Secrets of the John Muir Trail: Silver Pass & Tully Hole

Day 19 or 20 on the JMT 14.5 miles (180 miles total)Tully Hole to Red Cones

It’s about seven I think.  I’m shoveling oatmeal in my mouth and writing frantically before I pack up and get on the trail.  I didn’t write last night because I had company. Yes, I had company, and he wasn’t from Arkansas!  My Tully Hole camp-mate, Etai, had is ultra-light tarp-tent all packed up and was finishing up his Power Bar breakfast when I emerged from my tent for breakfast this morning. We said a quick goodbye and he was off!

Yesterday, I left the company of the eerie mysterious voices at the cutoff at Vermillion Resort (VVR) junction to begin my three-thousand-foot ascent over Silver Pass. I was fueled with excitement about getting one day closer to Red’s Meadow, a veggie burger and a shower!!!  A Shower! Ohmygod I can’t wait for a shower!

The last three days of hiking have been mind-numbing.  This section of the JMT is B-O-RING! I hope this isn’t what the rest of the hike will be like. For three days, I’ve been ambling up and over forested hill after rolling forested hill. Seemingly for no apparent reason – isn’t there a way AROUND them?  Is it really necessary to go up, just so I can go down again? And then hike up another hill and then down, once again? Up and down. Up and down. Up and down. Alllll dayyyyy loooong fooor threeee straigggght dayyyyyys.

Tully Hole JOhn muir trail

I actually miss the giant peaks and long passes of the southern end of the JMT.  In the south, I was (mostly) either climbing up a pass, or down a pass, and the barren above-tree-line granite landscape couldn’t hide many secrets. In the north, under a canopy of thick pines, many secrets are kept: in the form of false summits.

Half a dozen times a day as another mountaintop preens masterly ahead, my relief and anticipation of summiting builds. Yay, I’m almost there, just a little further. I’ve got this! But with each painful and heavy step another rounded mountaintop peeks up behind it, like a rising moon cresting the horizon.

And just like that, the revolting secret of the hills is revealed: another false summit.  Mother Nature’s playful snickers kiss my ears as a breeze floats through the stoic trunks of lodgepole and foxtail pines. Once again, she yanks my finish line away and teasingly places it higher and further up the trail, along with my positive attitude.  “NOOOOO! NO! NO! NO!!!”  I try to fight the disappointment and frustration, but my cranky inner 6-year-old takes over and throws an internal temper tantrum. “I don’t wanna climb anymore! I wanna be done. I wanna go downhill now!  wahhhhh.”  The tantrum passes, I pull on my big-girl-panties and hike on. What else can I do?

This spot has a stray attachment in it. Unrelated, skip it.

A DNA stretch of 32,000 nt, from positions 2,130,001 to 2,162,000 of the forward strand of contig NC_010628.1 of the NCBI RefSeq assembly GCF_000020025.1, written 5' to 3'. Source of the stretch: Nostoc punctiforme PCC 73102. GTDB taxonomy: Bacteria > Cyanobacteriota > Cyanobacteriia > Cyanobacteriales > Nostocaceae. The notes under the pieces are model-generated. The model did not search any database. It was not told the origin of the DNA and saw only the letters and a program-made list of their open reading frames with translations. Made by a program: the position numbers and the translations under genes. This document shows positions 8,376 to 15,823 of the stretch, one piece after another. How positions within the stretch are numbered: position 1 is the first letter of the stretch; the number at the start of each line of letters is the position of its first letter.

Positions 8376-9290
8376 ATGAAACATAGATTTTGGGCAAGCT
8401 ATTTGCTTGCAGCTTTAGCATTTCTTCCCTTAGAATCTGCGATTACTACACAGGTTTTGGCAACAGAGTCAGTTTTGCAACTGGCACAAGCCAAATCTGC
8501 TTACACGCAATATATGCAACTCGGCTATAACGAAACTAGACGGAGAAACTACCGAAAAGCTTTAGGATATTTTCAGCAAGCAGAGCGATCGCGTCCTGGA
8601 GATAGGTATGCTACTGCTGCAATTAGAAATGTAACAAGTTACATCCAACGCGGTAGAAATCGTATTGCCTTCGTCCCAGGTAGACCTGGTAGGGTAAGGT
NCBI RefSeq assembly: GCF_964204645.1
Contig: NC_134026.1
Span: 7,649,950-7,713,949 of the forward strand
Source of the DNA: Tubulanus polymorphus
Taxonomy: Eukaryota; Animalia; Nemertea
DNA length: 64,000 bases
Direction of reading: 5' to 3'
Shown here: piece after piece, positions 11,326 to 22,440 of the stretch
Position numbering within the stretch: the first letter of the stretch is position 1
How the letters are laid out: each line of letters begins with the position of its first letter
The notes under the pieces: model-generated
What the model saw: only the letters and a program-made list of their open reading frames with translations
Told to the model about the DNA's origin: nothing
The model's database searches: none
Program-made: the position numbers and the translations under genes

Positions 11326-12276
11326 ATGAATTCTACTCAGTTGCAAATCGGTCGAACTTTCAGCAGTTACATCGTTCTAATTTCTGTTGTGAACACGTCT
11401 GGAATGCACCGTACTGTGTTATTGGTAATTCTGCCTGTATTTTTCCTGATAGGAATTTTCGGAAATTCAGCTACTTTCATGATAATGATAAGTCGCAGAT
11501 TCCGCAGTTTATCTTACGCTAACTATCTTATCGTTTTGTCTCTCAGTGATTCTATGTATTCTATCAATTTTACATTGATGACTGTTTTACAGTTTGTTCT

Now I know why hikers half-jokingly say there are no flat parts of the JMT! When I think back over the past twenty days and 170 miles I have a hard time remembering any!

The last three days have felt like Ground Hog Day; same views, different day. No matter how high or low I am, all I can see are trees, the sandy-dirt path, more trees, more dirt path. Gone are the sweeping granite vistas of the Sequoia Kings Canyon Range. Gone are the 14,000 foot passes (not sure I miss those so much – although at this stage of my hike, a 3000’ climb is a 3000’ foot climb whether I’m at 14,000’ or 11,000’) where I can lounge atop the world and soak in hundreds of miles of Mother Nature’s rugged brilliance. Gone are the other-worldly moonscapes. Gone are the serene tarns, tucked away in majestic mountains, reflecting the dull gray smoke-diluted skies. It’s just forest. And more forest.

tully hole john muir trail
Camp at Tully Hole
packed up

I can see how hiking the JMT SOBO would be more rewarding; the best scenery is saved for the second part.  As my NOBO hike winds down, it’s feeling anti-climactic.  Maybe it’s because I’m hiking into familiar terrain? As I get closer to Yosemite, where I’ve backpacked for decades, I feel like I’m getting closer to home. It feels like I’m closing in on my final finish line.

So, for the last forty miles I’ve hiked in the forest.  Thick, view blocking, forest. Today I had the exact same view for ten miles; trees and more trees.  There wasn’t even a drop of water for a seven mile stretch; not a creek , lake, tarn, river, or even a trickling spring. Just Forest.  Dense, eerie, forest, full of stoic giants going about their silent big-tree lives like they have for hundreds, and even thousands of years. Hello tree! How are you today?

Luckily, I’d studied my map and listened to the SOBO hikers who told me about the seven-mile dry spell. I was prepared. Thirst wasn’t’ the problem. The lack of visual interest was the problem: not even a creek to break up the monotony.

Even the people I met today were boring. Nothing but bouncy Shiny Happy People (SHP) out for the Labor Day Weekend in their brand new, crisp-clean name-brand hiking clothes and freshly washed hair, clean fingernails, giant backpacks and fishing rods.  They’d cheerily bounce past me leaving in their wake clouds of perfumed soap, shampoo and cologne (yes, cologne!). Even their sunscreen and Deet annoyed the hell out of me, because I know they’ll all be jumping in the lakes and creeks without washing it all off first.

Oh, they weren’t that bad… just slightly annoying and an insult to my hypersensitive senses.  I’ve been out here mostly-alone too long and maybe more than a little self-conscious about my 20-day unshoweredness (like that new word I just made up?) state. Yes, I felt a bit like Jodie Foster’s Nell as I tried to put coherent sentences together to answer their annoying questions: “Where’s the next water?”; “How’s the fishing?”; “can I see your map?”; “Do you have any extra cologne?” (ok, I made the last one up).